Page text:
At their 93rd annual meeting next month, the nation's governors intend to weigh in on the debate over President Bush's proposed national energy policy.
Bush, who will not attend the Aug 4-7 meeting in Providence, R.I., is pushing for more development of domestic oil and gas resources and stepped up construction of electric generating plants.
The National Governors' Association (NGA) does not have a formal energy policy, but the governors plan to develop one that will help the association weigh in on the energy debate in Congress, NGA spokeswoman Christine LaPaille said.
NGA has previously addressed aspects of energy policy such as use of ethanol as a gasoline additive. But the discussion in Providence will likely focus on how growing consumption of electricity and natural gas outpaces new production, LaPaille said.
About 42 governors are expected to attend the meeting, which is closed to the general public. Most of $2 million budget for it is underwritten by large corporate sponsors and Rhode Island firms.
Fortune 500 companies will sponsor such events as an outing to a minor league baseball game. Other festivities include a performance by singer Jeffrey Osborne, and dinner and dancing at the Breakers Mansion in Newport, R.I.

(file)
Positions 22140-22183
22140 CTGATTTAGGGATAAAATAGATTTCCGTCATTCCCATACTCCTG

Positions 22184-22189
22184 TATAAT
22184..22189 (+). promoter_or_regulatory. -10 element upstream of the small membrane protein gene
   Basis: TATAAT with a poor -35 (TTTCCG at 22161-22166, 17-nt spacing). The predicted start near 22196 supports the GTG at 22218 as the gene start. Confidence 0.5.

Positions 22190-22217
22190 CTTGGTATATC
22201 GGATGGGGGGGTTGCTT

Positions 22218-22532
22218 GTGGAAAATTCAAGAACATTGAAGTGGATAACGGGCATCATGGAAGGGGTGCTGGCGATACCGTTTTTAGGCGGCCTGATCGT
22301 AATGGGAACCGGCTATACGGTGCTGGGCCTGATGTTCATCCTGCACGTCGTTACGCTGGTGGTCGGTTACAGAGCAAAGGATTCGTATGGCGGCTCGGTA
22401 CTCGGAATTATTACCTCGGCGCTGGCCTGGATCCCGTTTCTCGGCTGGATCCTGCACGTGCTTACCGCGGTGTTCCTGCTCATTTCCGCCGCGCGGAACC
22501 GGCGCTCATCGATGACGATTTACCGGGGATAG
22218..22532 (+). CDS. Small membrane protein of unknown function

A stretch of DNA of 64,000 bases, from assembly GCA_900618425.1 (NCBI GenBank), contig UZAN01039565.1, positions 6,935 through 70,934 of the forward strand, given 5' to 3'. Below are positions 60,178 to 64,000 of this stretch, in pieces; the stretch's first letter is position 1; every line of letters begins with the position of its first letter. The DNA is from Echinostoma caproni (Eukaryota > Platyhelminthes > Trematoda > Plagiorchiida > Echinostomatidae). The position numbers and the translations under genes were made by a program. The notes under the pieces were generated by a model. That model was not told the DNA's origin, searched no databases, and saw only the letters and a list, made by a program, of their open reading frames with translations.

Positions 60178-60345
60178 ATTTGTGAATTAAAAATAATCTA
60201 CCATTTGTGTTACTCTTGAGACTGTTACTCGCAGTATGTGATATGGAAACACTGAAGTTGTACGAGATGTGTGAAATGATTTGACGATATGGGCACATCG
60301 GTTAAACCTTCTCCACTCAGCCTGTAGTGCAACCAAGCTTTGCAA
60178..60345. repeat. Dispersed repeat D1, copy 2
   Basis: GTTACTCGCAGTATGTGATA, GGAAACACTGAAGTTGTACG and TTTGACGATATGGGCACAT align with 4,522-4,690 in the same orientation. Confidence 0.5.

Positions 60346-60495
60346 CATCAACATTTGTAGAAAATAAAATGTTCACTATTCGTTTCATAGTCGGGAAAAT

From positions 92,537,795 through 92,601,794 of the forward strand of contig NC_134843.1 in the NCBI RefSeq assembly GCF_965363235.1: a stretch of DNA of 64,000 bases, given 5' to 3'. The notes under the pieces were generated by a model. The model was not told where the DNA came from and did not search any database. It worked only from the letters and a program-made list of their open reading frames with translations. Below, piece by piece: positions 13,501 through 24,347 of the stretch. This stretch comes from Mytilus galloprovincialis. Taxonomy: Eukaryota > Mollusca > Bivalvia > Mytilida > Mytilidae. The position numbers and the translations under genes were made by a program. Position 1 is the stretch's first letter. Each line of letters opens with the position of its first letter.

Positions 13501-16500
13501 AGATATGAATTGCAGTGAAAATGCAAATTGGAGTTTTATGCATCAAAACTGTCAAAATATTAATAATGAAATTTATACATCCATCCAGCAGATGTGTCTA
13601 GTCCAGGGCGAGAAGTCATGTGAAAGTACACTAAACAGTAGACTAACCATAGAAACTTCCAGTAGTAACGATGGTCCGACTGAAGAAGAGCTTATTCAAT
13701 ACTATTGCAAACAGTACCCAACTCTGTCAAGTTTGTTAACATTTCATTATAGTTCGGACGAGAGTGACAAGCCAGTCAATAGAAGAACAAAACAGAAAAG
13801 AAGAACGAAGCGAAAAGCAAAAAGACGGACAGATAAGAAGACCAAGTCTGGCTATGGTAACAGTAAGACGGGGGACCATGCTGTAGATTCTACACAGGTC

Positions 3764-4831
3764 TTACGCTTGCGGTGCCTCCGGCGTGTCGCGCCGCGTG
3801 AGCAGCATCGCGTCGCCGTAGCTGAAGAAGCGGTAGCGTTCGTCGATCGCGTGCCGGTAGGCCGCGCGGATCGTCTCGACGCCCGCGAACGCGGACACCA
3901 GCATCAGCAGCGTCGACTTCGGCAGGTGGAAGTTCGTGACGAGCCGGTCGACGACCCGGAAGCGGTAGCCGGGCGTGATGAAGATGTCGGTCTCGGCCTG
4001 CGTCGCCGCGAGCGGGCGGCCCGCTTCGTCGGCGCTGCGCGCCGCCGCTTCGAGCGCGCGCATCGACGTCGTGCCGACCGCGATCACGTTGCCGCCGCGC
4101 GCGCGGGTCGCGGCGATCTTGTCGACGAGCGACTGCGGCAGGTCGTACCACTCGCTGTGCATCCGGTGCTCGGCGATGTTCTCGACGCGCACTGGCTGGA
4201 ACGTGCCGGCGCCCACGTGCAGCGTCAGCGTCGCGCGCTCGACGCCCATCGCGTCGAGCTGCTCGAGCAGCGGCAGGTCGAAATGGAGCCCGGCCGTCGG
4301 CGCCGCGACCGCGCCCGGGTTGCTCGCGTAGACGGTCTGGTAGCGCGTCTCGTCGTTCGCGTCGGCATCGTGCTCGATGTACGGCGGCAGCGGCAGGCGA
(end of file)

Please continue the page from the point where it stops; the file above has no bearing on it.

But NGA organizers said the meeting is more likely to resemble a workaholics convention than a series of social events that let corporate bigshots buttonhole governors.
"This is not a meeting between governors and high rollers," LaPaille said. "This is a meeting between governors of the states."
At last year's meeting in State College, Pa., however, corporate lobbyists sat with governors during the roundtable discussions, private luncheons and open forums. NGA meeting attendees from the private sector pay between $550 and $780 in registration fees. Government officials pay between $260 and $385.
Security is a top priority for the organizers. Rhode Island state troopers will secure the convention center where the meeting will be held, and governors will be accompanied by their own security details. At last summer's meeting, five protesters trying to draw attention to causes like abolishing the death penalty were arrested on trespassing charges.
The overall theme of this year's meeting is smart growth, a pet cause of Maryland Gov. Parris Glendening, who is ending his one-year term as NGA chairman.
Dr. Michael Hammer, an expert on re-engineering business processes, will talk to the governors about electronic government. Another series of discussions will focus on higher education, the subject of an initiative led by Kentucky Gov. Paul Patton and Pennsylvania Gov. Tom Ridge.
Other sessions will focus on welfare reform and Medicaid.
Michigan Gov. John Engler will take over the NGA gavel from Glendening at the conclusion of the meeting.